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Why is vCloud Air 35% Cheaper Than Azure and 83% Cheaper Than AWS?

Imagine that your local grocery store or supermarket proudly proclaimed, “We’ve cut the price of eggs 44 times and they’re now $3!” and their competitor down the street, not to be outdone, claimed, “Eggs are $2.75 here!” The first question you’d ask is, “How many eggs do I get and what size are they?” In short, what exactly am I getting for my money? Yet in the cloud wars when vendors cut prices, the headlines are the equivalent of, “Vendor cuts egg prices to $2.75 rendering chicken farms irrelevant,” and blogs sprout speculating about the type and cost of the underlying poultry and flock management.

When it comes to running applications on IaaS, price-performance is what matters. It is no use having low-cost cloud service if it’s not powerful enough to run your app with the performance you need. To that end, VMware commissioned benchmarking tests from Principled Technologies, who determined that vCloud Air delivers 2x the compute power of Microsoft Azure and 3x the storage performance of Amazon AWS.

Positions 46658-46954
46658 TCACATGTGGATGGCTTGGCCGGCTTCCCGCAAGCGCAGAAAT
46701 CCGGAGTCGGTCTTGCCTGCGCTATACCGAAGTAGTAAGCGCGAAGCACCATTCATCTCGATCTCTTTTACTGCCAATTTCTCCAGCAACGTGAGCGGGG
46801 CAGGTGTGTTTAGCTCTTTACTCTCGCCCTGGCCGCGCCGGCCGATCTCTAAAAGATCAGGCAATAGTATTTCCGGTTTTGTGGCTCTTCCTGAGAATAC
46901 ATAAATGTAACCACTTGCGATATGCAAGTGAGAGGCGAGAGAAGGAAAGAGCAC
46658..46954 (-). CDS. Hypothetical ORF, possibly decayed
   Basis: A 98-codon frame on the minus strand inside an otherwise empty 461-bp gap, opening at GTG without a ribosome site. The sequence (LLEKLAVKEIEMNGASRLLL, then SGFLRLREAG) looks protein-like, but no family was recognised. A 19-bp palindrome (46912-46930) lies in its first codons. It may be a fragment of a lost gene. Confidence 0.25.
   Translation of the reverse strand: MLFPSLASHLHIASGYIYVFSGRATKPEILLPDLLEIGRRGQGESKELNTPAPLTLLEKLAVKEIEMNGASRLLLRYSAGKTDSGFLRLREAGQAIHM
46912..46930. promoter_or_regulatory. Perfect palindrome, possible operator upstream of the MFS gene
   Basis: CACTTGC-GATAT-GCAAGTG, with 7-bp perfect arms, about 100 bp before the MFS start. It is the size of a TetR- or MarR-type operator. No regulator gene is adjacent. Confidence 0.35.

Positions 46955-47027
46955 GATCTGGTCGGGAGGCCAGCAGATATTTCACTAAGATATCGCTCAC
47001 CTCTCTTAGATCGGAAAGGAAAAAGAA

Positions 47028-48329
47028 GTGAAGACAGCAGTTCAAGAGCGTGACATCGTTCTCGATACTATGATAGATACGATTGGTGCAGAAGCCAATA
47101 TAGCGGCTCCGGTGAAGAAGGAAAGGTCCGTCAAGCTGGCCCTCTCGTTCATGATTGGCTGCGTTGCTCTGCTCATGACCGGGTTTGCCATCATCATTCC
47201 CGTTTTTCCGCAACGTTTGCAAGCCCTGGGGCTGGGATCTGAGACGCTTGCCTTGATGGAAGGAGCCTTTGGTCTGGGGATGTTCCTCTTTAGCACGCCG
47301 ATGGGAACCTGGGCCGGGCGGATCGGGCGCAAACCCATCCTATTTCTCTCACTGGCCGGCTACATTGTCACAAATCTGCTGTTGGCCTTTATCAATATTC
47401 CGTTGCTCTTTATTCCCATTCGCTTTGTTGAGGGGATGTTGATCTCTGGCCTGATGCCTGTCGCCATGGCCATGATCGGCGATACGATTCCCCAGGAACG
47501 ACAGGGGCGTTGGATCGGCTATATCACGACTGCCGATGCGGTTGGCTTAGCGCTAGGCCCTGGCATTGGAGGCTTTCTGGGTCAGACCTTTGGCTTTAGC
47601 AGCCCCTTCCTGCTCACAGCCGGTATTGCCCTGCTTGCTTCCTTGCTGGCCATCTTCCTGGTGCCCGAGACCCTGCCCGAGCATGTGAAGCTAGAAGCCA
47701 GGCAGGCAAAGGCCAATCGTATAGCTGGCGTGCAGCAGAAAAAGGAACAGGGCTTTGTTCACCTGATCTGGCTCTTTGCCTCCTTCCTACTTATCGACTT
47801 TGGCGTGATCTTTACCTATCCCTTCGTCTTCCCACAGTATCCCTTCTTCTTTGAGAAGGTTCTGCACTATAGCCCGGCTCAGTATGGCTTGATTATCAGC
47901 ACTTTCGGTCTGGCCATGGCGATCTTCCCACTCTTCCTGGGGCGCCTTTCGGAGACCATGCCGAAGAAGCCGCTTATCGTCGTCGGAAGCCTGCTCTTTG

Once we factor in those performance differences, it is much easier to do an apples-to-apples cost comparison of vCloud Air: vCloud Air is better performing and 35 percent cheaper than Microsoft Azure compute, and only a sixth of the cost of AWS storage.

vCHS tops competition

vCloud Air Delivers 2x the Compute Power of Azure

Azure offers a set of preconfigured compute instances such as “Medium (A2),” which has two virtual cores and 3.5 GB RAM. Yet two virtual cores of Azure is not necessarily the same as two vCPUs on vCloud Air because of differences in the underlying hardware. In other words, it is important to know what amount of “horsepower” two vCPUs actually give you. More importantly, when you’re able to compare two service offerings on equal terms, what is the cost implication?

Principled Technologies found that vCPU performance on vCloud Air was double that of Azure. If you have compute-intensive applications, you will need either larger Azure instances or double the number of Azure instances to get the same compute power out of the equivalent-sized vCloud Air virtual machine. That may end up costing you 35 percent more on Azure. Here’s how: